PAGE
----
Distinguished national leader in substance abuse research, treatment, and policy to speak at the Virginia Tech Carilion Research Institute
Prominent addiction scientist Kathleen T. Brady will close out the 2015-2016 season of the Virginia Tech Carilion Research Institute Distinguished Public Lecture Series on Thursday, April 28. Brady, who holds both a medical degree and a doctorate degree, will speak from 5:30 p.m. to 6:30 p.m. The lecture will be preceded by a reception at 5 p.m. in the Virginia Tech Carilion café.
The Virginia Tech Carilion Research Institute Distinguished Public Lecture Series is free and open to the public.
Brady will lecture on, “Stress and Addictions.” She studies the interplay of psychiatric conditions and substance abuse, with a particular focus on gender-specific issues as related to post-traumatic stress disorder in women. Brady will discuss the relationship between stressful life events and relapse in individuals with addictive disorders.
“Dr. Brady is one of the nation’s foremost addiction and substance abuse physician scientists,” said Michael Friedlander, Virginia Tech’s vice president for health sciences and technology, as well as the director of the Virginia Tech Carilion Research Institute. “As the chairperson of the Board of Scientific Counselors of the National Institute of Alcohol Abuse and Alcoholism of the National Institutes of Health and the president-elect of the International Society of Addiction Medicine, Dr. Brady serves in multiple major national leadership roles for setting the nation’s agenda for research into the causes, prevention and treatment of addiction and substance abuse disorders. Although these challenges have been with us for many years, they are particularly demanding now when our country has such an increased prevalence of abuse, addiction, and deaths from the use of a variety of dangerous substances such as opioids.”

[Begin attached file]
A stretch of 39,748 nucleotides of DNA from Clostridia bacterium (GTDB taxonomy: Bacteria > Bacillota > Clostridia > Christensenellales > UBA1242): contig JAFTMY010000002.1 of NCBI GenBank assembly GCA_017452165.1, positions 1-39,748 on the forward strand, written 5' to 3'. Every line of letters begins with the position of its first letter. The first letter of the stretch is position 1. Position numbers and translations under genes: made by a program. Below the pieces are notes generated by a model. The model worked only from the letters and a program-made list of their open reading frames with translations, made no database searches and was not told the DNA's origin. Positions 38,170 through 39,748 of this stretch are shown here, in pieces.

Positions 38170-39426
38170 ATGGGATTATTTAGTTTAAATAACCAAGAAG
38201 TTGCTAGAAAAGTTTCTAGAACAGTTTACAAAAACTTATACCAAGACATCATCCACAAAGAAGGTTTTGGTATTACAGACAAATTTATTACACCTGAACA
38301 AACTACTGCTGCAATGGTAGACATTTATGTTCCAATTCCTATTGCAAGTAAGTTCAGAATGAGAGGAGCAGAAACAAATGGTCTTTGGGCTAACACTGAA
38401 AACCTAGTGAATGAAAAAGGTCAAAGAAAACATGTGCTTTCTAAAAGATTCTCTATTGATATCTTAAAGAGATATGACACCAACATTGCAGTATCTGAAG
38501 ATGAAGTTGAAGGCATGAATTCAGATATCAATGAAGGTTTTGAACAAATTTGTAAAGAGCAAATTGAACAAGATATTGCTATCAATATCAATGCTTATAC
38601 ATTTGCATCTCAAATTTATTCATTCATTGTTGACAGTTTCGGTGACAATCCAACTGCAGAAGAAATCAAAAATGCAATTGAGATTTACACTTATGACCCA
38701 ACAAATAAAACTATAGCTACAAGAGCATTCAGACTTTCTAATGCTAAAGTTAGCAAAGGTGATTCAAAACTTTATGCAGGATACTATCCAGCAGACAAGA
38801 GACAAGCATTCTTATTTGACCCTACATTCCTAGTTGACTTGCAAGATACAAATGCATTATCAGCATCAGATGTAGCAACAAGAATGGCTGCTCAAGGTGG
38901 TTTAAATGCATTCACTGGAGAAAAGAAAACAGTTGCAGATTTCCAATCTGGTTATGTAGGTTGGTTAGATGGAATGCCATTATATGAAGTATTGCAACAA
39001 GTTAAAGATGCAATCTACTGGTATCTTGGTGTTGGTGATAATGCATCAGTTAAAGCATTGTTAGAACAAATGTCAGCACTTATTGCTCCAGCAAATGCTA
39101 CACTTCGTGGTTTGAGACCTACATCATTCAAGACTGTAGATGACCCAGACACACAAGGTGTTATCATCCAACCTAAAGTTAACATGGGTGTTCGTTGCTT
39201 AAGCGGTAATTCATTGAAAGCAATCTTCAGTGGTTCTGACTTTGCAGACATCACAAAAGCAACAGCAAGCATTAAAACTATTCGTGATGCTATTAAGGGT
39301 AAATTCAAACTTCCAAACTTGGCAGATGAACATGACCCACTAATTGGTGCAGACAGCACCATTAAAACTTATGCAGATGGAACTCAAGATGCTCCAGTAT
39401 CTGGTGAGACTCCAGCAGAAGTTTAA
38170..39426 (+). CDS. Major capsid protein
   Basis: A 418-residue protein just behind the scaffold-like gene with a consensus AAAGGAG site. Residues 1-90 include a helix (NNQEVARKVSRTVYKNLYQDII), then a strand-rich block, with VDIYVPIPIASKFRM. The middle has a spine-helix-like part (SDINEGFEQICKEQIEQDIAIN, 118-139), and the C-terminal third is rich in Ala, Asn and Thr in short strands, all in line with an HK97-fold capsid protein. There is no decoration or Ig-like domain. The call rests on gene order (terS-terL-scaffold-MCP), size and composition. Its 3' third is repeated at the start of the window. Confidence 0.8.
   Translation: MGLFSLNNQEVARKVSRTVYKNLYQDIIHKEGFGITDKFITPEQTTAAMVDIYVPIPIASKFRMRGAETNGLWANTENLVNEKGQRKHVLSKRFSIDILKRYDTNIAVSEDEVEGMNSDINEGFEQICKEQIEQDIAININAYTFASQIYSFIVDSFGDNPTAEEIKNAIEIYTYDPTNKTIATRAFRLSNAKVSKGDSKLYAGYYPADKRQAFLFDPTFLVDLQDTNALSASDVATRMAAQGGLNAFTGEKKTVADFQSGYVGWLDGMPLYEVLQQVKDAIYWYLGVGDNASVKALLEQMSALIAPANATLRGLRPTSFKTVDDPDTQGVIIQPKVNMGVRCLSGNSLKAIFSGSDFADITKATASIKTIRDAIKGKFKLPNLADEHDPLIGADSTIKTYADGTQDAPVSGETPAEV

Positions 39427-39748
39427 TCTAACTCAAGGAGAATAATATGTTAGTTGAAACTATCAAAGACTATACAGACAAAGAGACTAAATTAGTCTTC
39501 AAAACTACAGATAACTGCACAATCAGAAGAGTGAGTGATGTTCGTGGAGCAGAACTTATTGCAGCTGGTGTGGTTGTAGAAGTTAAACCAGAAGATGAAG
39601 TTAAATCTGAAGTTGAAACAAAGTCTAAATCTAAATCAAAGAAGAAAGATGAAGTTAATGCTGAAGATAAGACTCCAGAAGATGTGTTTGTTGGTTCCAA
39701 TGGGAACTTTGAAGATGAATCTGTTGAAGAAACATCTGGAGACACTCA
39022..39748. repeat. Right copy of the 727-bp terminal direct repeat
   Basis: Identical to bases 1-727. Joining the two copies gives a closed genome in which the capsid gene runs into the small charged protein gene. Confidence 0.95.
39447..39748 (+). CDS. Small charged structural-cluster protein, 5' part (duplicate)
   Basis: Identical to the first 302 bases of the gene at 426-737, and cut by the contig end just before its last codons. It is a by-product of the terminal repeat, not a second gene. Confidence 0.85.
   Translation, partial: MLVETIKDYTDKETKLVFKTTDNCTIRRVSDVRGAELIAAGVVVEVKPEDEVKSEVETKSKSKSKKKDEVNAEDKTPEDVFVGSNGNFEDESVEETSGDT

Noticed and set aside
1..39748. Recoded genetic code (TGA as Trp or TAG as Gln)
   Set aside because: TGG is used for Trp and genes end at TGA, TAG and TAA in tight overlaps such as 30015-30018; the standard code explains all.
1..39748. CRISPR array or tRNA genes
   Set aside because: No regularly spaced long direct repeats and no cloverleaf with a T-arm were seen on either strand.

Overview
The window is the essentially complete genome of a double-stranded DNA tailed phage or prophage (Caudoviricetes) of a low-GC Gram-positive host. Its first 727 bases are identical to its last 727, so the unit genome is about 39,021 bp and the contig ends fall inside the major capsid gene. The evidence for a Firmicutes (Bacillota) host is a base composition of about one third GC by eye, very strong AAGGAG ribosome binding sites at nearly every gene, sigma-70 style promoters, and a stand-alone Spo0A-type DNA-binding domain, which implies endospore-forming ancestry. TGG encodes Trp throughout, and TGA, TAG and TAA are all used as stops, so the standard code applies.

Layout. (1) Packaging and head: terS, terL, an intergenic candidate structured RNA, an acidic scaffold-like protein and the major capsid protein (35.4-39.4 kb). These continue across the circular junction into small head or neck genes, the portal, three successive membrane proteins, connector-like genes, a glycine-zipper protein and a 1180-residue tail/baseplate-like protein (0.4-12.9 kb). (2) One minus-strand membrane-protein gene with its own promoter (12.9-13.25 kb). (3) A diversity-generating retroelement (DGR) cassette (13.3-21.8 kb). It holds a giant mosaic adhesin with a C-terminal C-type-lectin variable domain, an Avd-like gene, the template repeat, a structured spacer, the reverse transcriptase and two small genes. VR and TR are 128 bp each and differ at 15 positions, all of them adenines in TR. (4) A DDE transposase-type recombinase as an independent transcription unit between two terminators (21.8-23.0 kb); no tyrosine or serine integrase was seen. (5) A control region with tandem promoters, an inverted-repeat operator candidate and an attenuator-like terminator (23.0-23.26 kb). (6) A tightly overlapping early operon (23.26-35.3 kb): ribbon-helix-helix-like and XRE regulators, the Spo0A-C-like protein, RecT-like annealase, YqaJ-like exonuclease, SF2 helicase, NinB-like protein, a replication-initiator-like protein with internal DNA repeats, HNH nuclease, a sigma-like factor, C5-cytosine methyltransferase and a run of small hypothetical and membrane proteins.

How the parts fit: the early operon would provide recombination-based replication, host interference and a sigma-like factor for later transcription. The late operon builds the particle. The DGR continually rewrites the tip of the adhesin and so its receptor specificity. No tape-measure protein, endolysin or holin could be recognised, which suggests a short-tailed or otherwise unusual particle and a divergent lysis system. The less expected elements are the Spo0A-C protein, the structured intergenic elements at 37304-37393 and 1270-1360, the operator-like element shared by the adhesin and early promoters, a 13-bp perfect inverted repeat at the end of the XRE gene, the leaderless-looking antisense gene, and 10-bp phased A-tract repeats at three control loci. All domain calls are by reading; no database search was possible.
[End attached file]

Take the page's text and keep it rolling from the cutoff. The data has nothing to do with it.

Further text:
Brady is a Distinguished University Professor at the Medical University of South Carolina, where she also directs the South Carolina Clinical and Translational Research Institute. She also serves as the associate provost for clinical and translational research at the university.
“Dr. Brady’s own research has provided some of the most important insights into the interplay of stress, the endocrine system, and the decision-process that leads to the use, abuse, and ultimately addiction to a wide range of substances including alcohol, opioids, amphetamines, and marijuana,” said Friedlander. “She is recognized as both a leading researcher and addiction scientist as well as a national leader and voice for improved scientifically validated approaches to the prevention and treatment of substance abuse and addiction.”
Brady is the president of the American Academy of Addiction Psychiatry, the largest professional group of psychiatrists focusing on work in substance abuse disorders. She is also the principal investigator and director of the Southern Consortium of the National Institute on Drug Abuse Clinical Trials Network. Sponsored by the National Institutes of Health, the program involves conducting clinical trials of empirically based substance abuse treatments in front-line treatment settings.
Brady earned her doctorate degree in pharmacology at the Medical College of Virginia, which now called the Virginia Commonwealth University, and her medical degree from the Medical University of South Carolina where she also completed her residency training and fellowship in psychiatry.